Semaphorin signaling through NRP1 does not impair brain vascularization, but loss of NRP1 from endothelial cells causes vascular brain defects similar to those caused by loss of NRP1 in all cell; accordingly, it was proposed that VEGF-A rather than SEMA3A signaling through NRP1 is essential for vascular development [68]. Yet, direct evidence that NRP1 serves as a VEGF164 receptor in angiogenesis is still lacking. In this context, it is interesting to note that Vegfa 120/120 mice lacking heparin/neuropilin binding VEGF isoforms have milder CNS vascular defects than mice lacking NRP1 [15, 67]. This observation raises the possibility that NRP1 promotes brain angiogenesis through additional, but as yet unidentified, signaling mechanisms. In vitro, NRP1 interacts with a host of additional proteins, including several growth factors and adhesion molecules [7781]. Which of these interactions are physiologically relevant to CNS vascularization remains to be determined.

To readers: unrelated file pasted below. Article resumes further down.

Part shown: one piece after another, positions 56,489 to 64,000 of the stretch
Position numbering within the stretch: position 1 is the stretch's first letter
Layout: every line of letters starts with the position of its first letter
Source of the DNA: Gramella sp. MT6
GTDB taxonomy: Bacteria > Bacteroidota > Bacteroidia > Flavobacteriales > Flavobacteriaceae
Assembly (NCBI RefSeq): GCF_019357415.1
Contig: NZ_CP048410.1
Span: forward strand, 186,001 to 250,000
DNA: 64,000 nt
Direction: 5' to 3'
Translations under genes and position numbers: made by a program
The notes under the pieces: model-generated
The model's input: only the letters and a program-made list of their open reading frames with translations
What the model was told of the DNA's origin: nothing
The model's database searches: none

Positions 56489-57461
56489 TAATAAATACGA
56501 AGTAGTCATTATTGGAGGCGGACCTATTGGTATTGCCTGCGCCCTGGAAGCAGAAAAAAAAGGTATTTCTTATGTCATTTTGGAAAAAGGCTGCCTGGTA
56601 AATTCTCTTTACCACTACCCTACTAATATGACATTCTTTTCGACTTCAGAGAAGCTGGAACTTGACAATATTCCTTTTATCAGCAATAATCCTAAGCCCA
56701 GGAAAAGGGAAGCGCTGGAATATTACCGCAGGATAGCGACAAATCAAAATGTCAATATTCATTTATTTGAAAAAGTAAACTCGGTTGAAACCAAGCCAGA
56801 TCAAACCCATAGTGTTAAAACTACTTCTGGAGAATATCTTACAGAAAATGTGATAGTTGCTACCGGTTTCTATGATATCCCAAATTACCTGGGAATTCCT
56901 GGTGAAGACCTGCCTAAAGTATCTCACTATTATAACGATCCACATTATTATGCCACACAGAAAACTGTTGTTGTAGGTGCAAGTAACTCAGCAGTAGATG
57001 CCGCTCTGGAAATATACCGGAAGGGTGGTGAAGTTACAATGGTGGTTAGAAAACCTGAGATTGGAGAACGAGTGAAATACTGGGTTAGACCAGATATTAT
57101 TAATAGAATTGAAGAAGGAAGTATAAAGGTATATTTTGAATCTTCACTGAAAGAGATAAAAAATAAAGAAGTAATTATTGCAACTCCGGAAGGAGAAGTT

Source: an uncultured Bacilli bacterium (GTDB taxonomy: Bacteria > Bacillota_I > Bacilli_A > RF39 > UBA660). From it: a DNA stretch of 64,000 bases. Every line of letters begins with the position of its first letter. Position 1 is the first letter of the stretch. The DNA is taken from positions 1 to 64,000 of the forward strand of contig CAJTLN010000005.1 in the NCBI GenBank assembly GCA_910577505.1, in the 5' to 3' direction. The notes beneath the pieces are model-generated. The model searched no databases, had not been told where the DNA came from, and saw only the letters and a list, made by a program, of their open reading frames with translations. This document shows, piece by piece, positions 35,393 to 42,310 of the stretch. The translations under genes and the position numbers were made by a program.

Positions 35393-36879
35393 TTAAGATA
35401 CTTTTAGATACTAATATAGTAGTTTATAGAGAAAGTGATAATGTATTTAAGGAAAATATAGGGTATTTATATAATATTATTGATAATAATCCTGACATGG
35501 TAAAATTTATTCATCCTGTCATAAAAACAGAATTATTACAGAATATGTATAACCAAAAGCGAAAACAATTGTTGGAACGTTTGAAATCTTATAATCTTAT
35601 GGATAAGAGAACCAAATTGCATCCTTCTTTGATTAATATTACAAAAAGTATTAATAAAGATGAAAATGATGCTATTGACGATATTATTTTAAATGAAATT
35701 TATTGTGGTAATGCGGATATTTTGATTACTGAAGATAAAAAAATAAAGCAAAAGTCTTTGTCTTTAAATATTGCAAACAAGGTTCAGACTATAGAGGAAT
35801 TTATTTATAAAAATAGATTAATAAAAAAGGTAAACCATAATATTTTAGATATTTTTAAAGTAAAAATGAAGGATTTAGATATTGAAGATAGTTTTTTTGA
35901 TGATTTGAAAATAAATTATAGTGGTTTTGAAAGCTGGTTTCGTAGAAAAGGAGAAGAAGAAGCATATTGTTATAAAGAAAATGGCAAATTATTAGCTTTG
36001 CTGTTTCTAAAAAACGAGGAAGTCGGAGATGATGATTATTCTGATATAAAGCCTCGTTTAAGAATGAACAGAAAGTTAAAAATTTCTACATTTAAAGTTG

SEMA3E is the only class 3 semaphorin that does not bind to a neuropilin receptor, but instead binds directly to the plexin PLXND1 [74]. In the developing retinal vasculature, high VEGF levels emanating from the avascular retinal periphery induce PLXND1 expression in endothelial cells at the vascular front in a VEGFR2-dependent manner [82]. Loss-of-function studies further demonstrated that SEMA3E, derived from the neural layers of the retina, signals through endothelial PLXND1 to upregulate DLL4 at the vascular front, which in turn increases endothelial Notch signaling to a loss of tip cells and tip cell filopodia [82]. Consequently, normal vascular expansion into the retinal periphery is disrupted in mice lacking SEMA3E [82]. Even though SEMA3E does not directly bind to NRP1, in CNS neurons NRP1 can convert SEMA3E/PLXND1-mediated axonal repulsion into attraction [83]. Whether similar mechanisms operate in endothelial cells to modulate SEMA3E signaling is not known. Remarkably, SEMA3E normalizes VEGF-A-induced pathological vessel growth in a mouse model of oxygen-induced retinopathy, in which retinal vessels grow abnormally into the vitreous [84]. Thus, the intravitreal administration of SEMA3E protein prevented this abnormal vessel growth and instead normalized vessel growth within the retina. This observation makes SEMA3E a potential therapeutic tool to fine tune VEGF-A signaling and vascular growth in the ischemic nervous system.